ALD: That's an interesting question. Everybody says we are educating online, but as I understand it, what we are doing is emergency online education. It's very different from a platform specifically designed to be offered online. I say "offered" and not "delivered" because some people "deliver" their content. But there's also the matter of experiential design, designing specifically for the screen. In my case, as early as March I told my students that we were going to be migrating to online classes, but that was an emergency solution, not a choice by design. For me, that is the first distinction. The second is that it is very difficult to shed our desire to offer content. Earlier we asked how we might filter through the influx of information, and that's precisely the role of a book, of a course manual: to propose content that’s been selected and structured to provide a course. Now, when the flow of information is too vast, we tend to limit ourselves, to tense up in front of the sheer quantity of resources. Harold Jarche proposed the concept "Aggregate, filter, connect," which consists of looking at the flow, making aggregations, then within these aggregations, finding what is valid and useful. Finally, once this is done, all that remains is to connect and give it new value, a new utility, in a new context. This isn’t something you find in the academic world. Some students don’t pursue their research further, sometimes just having been to university enough. The same is true for professors. I did teacher training in Ontario, and I met people that were not ready to learn pedagogy because they already had their model, a teacher they admired and emulated. They weren’t rethinking the content.
MHL: I agree with Milan on the fact that algorithms reinforce positions, thoughts, and encourage quick formulas. So, in this context, it is imperative that we offer to be guides and to advocate for direct contact with the work, in a material exhibition, surrounded by others. I think that contemporary art, by nature of its openness and multiplicity of significations, is always partly in transformation with respect to its meaning. When we engage, all together, in a dialogue surrounding these works, we encourage innovative thinking, to think experimentally, and the capacity to reflect on complex subjects. We create spaces in which we can resonate and listen to others. We raise more questions than we get answers. So I am still very optimistic about this phenomenological aspect of learning art. It will have to be reinvented in the near future, and that's what we're doing here in the education department.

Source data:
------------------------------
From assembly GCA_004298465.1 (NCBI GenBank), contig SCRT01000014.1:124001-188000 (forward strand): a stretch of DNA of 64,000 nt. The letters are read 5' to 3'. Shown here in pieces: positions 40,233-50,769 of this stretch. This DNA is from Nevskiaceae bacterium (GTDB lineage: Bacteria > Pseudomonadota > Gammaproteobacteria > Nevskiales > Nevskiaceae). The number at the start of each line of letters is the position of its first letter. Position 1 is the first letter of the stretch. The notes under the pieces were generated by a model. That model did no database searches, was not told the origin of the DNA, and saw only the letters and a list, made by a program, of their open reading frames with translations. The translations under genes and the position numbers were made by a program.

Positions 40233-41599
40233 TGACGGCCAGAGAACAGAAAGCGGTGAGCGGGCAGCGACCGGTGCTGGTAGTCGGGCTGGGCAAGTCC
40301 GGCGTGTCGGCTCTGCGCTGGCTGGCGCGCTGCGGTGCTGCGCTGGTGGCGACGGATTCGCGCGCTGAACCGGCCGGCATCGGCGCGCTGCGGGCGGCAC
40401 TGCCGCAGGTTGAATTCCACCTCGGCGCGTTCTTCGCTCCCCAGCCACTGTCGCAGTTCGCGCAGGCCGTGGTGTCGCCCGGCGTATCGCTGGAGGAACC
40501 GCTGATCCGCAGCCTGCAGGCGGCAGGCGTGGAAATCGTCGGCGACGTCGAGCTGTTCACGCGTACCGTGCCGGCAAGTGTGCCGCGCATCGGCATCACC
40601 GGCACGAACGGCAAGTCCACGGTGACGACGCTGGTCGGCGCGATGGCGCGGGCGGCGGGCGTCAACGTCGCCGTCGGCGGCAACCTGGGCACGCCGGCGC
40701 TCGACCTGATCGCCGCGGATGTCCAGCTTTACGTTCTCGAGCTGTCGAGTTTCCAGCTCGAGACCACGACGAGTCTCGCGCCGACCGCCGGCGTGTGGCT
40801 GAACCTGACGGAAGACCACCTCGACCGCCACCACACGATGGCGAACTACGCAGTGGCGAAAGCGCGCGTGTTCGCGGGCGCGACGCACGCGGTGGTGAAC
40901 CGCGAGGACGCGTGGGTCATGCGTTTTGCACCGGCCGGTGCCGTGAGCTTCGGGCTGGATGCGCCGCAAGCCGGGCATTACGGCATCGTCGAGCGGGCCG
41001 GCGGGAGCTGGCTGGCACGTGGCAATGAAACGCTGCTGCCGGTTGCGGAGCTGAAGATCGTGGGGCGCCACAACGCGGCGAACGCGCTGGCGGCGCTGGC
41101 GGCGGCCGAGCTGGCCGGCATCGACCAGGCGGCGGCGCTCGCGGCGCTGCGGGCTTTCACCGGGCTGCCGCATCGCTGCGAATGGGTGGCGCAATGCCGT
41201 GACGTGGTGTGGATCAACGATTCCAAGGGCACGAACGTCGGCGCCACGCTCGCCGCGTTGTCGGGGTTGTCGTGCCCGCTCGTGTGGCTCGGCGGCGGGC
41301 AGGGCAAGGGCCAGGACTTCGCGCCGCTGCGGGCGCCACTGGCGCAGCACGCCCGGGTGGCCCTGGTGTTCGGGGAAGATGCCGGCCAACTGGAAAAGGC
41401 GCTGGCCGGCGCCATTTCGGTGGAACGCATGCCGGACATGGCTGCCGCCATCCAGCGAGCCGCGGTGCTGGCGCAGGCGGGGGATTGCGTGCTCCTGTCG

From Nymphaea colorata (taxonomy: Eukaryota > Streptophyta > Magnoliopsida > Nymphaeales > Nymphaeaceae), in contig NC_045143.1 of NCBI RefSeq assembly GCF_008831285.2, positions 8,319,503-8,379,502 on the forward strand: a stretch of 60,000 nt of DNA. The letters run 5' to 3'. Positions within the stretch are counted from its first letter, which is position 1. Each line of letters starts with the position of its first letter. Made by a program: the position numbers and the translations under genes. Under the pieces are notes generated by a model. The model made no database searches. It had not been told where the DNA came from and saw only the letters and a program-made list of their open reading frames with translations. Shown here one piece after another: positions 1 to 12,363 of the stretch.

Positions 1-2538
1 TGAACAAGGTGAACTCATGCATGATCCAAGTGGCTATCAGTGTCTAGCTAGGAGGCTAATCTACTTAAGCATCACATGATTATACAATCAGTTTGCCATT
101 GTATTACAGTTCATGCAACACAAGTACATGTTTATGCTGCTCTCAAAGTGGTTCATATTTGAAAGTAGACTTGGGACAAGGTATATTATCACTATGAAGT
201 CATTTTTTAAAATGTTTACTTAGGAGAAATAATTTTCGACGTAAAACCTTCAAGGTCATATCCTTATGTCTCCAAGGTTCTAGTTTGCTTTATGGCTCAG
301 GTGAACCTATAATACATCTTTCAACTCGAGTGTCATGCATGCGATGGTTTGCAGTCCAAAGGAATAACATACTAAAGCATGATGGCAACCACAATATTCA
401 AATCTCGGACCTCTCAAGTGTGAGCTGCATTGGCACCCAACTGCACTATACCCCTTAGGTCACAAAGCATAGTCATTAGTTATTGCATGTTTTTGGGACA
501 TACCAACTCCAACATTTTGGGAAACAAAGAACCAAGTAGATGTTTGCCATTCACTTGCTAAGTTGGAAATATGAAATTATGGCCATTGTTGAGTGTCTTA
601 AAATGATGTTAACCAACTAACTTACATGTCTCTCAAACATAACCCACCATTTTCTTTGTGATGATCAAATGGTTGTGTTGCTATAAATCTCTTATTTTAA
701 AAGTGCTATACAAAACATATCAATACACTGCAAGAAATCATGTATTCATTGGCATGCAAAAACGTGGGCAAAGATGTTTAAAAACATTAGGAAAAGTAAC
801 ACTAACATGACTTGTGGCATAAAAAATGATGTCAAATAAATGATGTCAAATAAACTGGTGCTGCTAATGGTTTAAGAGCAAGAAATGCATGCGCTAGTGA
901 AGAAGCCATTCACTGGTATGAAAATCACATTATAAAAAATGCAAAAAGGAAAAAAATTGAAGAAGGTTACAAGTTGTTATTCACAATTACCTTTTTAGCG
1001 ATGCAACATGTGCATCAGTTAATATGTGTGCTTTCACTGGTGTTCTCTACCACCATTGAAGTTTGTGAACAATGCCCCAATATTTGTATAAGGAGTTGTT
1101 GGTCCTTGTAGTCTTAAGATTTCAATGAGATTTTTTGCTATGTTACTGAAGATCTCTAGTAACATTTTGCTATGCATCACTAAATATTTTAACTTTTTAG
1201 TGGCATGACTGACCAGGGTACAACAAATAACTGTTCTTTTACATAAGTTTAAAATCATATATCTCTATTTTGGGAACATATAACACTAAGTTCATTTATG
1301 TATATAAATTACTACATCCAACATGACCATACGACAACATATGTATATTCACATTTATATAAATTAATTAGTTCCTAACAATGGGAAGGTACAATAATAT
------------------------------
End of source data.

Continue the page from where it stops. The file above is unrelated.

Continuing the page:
Contemporary art, by nature of its openness and multiplicity of significations, is always partly in transformation with respect to its meaning.
PHI: This idea of "aggregate, filter, repurpose" is currently what the Internet is in the process of doing, without the guidance of a teacher. Are the institutions where you work undertaking actions that enhance the value of the teaching profession, at a time when this work of filtering and guidance can be done ten times faster over the Internet?
MHL: The heart of our mission at the Foundation is to be at the service of our visitors and the general public. This mission implies certain values: empathy, generosity, inclusion, empowerment… It’s already something very different from what we would find online.
MT: I agree 100%. We're artisans. We take a project, which is about generating knowledge, and we take it from A to Z. It requires attention and empathy. We pass from understanding the subject, exploring, ideation, creating a point of view, and then we make prototypes, presentations, post-mortems... I don't think the Internet is capable of doing all that. Right now, institutions are realizing the importance of the teacher, more than ever at a time when the amount of attention deficit is enormous and the retention rate of students is very low. Teachers have never had as much power as they do now.
P: There is also the question of ethics and individual freedom. How do we delineate a trajectory to guide the student while simultaneously respecting his or her individual capacity to discover on their own?
ALD: In the way we train students, we are nonetheless guilty of indoctrination. That is to say, we show the techniques or ways of thinking that we know. A cybernetician once told me, "teachers are addicted to their personalities." They clone themselves in their students. But as soon as we understand that there are other ways of building our knowledge, we nurture a greater benefit in what we clone in them, and they in turn do the same. For example, when you learn to make your own machine, you are in control of your technology. So instead of buying a 3D printer for $7000, I buy several at $500 and everybody learns to make their own.
MT: A few years ago when I completed my master's degree at Concordia, I was already a fully formed individual, and I felt that the teacher was imposing a way of thinking on me. And when I became a teacher myself, I noticed that I was imposing my own way of thinking, my vision of good design. I had a difficult time with it. At that time I thought I would rid my course of any instructional ideology and base it entirely on the times and trends. When the time came to criticize ideas, I invited others to do so. In this way I freed my students and myself.
In the way we train students, we are nonetheless guilty of indoctrination.
P: Recently Jack Dorsey, CEO of Twitter, announced that from now on all his employees could work from home if they wanted to. In your case, all your courses will be online in the fall. Can we imagine a full shift to dematerialized education?